I think we learned to name cities
before we had actually seen them,
Small French and English towns
states in other continents
islands peppered along the seas,
We learnt to hold them on our tongues
before we could be there
smell their air
hear the chatter in cheap street-side cafes
with red and white checkered tablecloths,
Walk their cobblestoned roads
and feel the sun shine
in a hundred different ways,
We once had the map
a hodgepodge of words in our mind
like the mush on a party plate
and that was enough.   



A mind made of photo-paper,
you can’t touch the film with skin
it scares the colours away,
and the photo evaporates,
walks out shyly through a backdoor in the camera,

and it’s as if the moment wasn’t there
you and I with blue mountains behind us,
bad lighting of a setting sun
cheap wool caps we had bought from a small shop
rolling the car windows down

we weren’t there,
you had touched the film
with your cold pink fingers,
and the photograph had disappeared. 



Trees pass by like poetries,
Planted by different travellers
Passing on the same road.
Different words for seed learnt,
Inside homes of different tongues.

Their green guavas grow,
Like secrets between lush green leaves,
A shady home for birds to sing,
A little fruit for travellers walking in the sun.





There are too many places on earth that don’t exist on a map.

A black pebble beach you can see from the top of the cliff, but cannot spot the ladder to descend to. A shop selling home-cooked lunch that moves from one corner of the station to another every day. In the monsoon, a puddle that sits in the middle of the street that you must manoeuvre around if you’re on a bike, and holds rainbow-like colours if you look at it at the right time. A small cramped space below the bridge where skateboarders meet to smoke, where a lost baseball waits.

A path in the woods that will lead you to a freshwater pond, built only by repeated bootprints and patches of uprooted grass. A village with no addresses where people eat on banana leaves right below a red dot with a name.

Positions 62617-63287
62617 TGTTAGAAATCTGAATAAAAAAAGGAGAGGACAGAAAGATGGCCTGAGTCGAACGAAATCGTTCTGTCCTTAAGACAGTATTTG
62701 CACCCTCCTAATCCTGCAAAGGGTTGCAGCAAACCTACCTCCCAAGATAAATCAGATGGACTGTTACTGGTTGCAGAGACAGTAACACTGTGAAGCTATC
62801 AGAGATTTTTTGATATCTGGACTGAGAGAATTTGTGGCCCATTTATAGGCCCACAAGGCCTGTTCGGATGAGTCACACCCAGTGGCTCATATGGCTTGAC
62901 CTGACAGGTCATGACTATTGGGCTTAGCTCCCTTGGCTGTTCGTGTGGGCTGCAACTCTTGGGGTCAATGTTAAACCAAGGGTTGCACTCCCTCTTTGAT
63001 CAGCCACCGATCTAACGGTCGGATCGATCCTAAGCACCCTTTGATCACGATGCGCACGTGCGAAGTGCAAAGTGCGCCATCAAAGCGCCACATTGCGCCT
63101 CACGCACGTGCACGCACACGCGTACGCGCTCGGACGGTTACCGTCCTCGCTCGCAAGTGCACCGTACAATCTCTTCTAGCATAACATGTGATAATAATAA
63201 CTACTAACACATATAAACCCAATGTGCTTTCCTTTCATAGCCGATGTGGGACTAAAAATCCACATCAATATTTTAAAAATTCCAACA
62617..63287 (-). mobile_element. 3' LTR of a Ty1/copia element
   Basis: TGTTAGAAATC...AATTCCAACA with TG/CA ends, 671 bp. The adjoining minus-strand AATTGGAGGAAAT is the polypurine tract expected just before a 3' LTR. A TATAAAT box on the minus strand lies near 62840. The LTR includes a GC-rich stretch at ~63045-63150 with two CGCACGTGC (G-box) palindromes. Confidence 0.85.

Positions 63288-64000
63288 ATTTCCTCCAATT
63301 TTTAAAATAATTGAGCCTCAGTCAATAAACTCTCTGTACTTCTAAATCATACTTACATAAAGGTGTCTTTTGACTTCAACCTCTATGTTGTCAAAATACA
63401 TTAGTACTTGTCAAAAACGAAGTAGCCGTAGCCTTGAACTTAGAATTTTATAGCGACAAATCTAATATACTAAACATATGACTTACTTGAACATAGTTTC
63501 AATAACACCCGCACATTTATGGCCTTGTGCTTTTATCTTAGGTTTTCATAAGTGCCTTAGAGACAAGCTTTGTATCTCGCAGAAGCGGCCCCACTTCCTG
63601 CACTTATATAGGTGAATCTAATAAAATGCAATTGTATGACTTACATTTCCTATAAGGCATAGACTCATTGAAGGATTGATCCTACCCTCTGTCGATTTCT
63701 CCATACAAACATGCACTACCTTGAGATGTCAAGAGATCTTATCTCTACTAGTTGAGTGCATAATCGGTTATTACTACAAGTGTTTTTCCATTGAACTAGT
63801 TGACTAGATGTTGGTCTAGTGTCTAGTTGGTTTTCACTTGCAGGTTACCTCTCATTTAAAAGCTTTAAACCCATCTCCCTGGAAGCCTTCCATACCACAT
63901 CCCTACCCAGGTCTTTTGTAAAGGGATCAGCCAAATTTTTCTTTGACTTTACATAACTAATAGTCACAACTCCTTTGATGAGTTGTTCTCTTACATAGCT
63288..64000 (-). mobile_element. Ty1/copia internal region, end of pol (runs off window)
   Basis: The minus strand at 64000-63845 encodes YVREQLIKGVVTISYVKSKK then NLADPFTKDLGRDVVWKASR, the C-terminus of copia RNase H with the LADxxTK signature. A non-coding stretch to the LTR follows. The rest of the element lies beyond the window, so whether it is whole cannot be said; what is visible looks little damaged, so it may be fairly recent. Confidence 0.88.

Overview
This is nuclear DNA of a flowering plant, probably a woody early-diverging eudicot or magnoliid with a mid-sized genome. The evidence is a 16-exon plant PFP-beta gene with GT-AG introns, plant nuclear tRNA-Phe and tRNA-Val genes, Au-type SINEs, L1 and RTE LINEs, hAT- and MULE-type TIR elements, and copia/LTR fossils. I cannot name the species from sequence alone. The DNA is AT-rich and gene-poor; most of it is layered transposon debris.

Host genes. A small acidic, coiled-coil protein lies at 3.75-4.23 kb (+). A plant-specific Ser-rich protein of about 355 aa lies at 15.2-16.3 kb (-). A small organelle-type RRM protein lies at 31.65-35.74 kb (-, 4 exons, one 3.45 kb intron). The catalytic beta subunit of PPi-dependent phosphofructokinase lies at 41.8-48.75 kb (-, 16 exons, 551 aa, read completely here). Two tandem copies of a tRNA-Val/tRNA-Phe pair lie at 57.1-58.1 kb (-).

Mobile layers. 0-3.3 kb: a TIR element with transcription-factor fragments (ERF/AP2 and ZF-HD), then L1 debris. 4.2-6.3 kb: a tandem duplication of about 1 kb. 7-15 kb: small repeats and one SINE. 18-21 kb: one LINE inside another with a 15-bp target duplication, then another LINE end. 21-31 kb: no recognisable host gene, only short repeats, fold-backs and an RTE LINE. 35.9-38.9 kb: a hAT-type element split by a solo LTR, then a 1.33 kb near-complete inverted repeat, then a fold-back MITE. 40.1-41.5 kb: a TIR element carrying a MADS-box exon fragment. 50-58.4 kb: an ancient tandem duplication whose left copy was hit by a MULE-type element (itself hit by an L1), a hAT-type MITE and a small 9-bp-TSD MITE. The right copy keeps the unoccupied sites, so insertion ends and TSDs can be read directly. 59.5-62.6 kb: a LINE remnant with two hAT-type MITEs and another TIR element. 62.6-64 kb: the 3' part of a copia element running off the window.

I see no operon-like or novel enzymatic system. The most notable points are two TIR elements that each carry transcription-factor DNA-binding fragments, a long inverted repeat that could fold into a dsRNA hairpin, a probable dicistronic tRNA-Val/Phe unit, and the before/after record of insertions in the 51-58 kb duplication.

Google maps does not recognise the two steps before the door where you have passed timeless evenings talking to your sister about spring and moving to the city to find a job as a separate place, even though that is what you think of each time you say home. The just-befores, the in-betweens and the places you must walk to after the last bus stop. The yellow cottage you passed by on a pre-planned train journey to Scotland? Nobody will give you directions to if you drive by the tracks on another Sunday and stop someone to ask.

But if you’re lucky you might still find these places, or they’ll find you, especially if you aren’t following a blue arrow on a map that doesn’t look anything like earth, that has no awareness of makeshift swings hanging from trees, the roads that could be, a route with no pitstops to pause and stare at the cows grazing in full meadows before mango sunsets.



In Your World of Words


Dear Jane,

(Yes I chose the clichéd opening; please do not give me a hard time over this)

Let me start this beautifully:-

When girls and boys romantically held hands and snuggled on the last benches in class, we sat in one corner, newspapers in hand (which you nastily stole from young gullible juniors in school, each day without fail), eyes rummaging rows of the atypical Word Sleuth. We have come a long way from those days, sitting in the penthouse at the beach, playing Scrabble in the sun-baked veranda.

Over all those childish games I got to see the happy, patient and romantic soul behind the bold, admirable, busy and strong head girl everybody knew. The love for words is not the singular feeling you aroused in me. I am twitterpated by you – quite officially (yes, that’s from yesterday’s game, thank you for that). In a warm, fuzzy, enamouring yet cool way.  Alphabet by alphabet, these words had heedfully led me to the person you were and had allowed me to love this version with all my heart.